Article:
George MacDonald (10 December 1824 - 18 September 1905) was a Scottish author, poet, and Christian minister. He was a pioneering figure in the field of fantasy literature and the mentor of fellow writer Lewis Carroll. His writings have been cited as a major literary influence by many notable authors including W. H. Auden, C. S. Lewis, J. R. R. Tolkien, Walter de la Mare, E. Nesbit and Madeleine L'Engle. C. S. Lewis wrote that he regarded MacDonald as his "master": "Picking up a copy of Phantastes one day at a train-station bookstall, I began to read. A few hours later," said Lewis, "I knew that I had crossed a great frontier." G. K. Chesterton cited The Princess and the Goblin as a book that had "made a difference to my whole existence".
Elizabeth Yates wrote of Sir Gibbie, "It moved me the way books did when, as a child, the great gates of literature began to open and first encounters with noble thoughts and utterances were unspeakably thrilling."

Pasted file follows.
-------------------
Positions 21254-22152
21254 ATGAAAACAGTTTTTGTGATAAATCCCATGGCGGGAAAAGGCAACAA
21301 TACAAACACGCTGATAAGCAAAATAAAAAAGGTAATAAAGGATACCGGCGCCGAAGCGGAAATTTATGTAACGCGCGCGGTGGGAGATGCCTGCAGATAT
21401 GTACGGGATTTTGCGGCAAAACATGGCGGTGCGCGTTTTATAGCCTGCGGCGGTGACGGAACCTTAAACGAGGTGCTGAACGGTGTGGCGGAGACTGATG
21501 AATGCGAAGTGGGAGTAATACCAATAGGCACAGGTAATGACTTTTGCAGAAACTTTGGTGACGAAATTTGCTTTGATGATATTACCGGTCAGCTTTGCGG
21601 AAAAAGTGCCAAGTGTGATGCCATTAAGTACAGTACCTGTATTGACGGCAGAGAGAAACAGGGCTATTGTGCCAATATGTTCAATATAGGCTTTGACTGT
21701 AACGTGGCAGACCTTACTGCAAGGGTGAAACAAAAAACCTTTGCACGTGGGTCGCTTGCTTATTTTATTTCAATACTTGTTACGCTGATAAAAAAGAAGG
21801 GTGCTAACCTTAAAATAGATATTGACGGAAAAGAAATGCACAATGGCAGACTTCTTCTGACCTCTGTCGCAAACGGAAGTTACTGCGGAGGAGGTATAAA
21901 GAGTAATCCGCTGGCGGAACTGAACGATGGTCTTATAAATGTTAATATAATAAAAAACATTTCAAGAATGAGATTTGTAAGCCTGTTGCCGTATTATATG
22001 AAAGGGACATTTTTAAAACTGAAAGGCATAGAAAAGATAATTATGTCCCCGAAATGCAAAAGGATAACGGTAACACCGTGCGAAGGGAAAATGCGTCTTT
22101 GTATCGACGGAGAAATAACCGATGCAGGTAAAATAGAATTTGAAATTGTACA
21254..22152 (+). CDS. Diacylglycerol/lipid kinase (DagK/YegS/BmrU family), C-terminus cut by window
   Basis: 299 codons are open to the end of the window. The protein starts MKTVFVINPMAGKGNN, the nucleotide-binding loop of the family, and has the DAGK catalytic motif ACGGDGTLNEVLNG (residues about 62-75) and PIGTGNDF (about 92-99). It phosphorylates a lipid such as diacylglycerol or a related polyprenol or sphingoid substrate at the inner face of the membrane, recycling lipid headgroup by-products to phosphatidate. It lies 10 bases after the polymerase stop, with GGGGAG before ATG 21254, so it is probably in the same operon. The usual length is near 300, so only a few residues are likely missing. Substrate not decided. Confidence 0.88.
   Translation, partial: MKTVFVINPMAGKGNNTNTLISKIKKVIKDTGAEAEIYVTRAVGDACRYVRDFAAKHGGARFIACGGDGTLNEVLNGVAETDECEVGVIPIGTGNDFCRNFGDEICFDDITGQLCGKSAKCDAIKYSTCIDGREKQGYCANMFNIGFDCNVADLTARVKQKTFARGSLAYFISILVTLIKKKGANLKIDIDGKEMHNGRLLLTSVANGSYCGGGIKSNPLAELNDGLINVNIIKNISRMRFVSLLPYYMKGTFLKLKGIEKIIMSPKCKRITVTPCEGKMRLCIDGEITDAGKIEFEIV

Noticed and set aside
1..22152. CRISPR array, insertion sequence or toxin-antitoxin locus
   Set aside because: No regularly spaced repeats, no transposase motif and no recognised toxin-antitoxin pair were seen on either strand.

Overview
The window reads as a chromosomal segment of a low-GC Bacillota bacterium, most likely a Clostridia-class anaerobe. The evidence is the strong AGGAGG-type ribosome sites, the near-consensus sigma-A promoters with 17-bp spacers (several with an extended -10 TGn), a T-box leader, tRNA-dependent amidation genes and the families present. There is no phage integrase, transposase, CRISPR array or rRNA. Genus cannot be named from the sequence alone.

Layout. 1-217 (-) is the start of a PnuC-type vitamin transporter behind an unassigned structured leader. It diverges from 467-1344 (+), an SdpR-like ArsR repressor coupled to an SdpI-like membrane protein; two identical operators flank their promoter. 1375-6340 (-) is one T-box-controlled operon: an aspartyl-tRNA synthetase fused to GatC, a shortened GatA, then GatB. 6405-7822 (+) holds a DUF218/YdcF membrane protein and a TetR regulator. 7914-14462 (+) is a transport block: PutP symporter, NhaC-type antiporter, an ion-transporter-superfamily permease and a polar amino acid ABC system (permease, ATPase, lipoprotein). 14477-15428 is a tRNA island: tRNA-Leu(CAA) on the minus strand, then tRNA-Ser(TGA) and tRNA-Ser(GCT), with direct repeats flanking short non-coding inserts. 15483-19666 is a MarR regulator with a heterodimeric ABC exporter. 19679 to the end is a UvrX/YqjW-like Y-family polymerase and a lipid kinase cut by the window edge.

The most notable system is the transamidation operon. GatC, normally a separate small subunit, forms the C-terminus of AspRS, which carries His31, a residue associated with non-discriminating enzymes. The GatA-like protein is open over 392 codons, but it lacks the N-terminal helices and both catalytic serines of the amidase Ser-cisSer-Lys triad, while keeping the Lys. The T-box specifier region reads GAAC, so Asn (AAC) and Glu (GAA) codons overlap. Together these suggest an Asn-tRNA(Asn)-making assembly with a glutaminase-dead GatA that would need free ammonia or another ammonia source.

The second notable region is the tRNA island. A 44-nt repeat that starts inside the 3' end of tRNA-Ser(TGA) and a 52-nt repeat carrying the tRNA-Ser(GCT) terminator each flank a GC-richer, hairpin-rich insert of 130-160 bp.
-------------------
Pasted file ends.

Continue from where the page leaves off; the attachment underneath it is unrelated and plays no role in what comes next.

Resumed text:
Even Mark Twain, who initially disliked MacDonald, became friends with him, and there is some evidence that Twain was influenced by MacDonald. Christian author Oswald Chambers (1874-1917) wrote in Christian Disciplines, vol. 1, (pub. 1934) that "it is a striking indication of the trend and shallowness of the modern reading public that George MacDonald's books have been so neglected".
In addition to his fairy tales, MacDonald wrote several works on Christian apologetics including several that defended his view of Christian Universalism.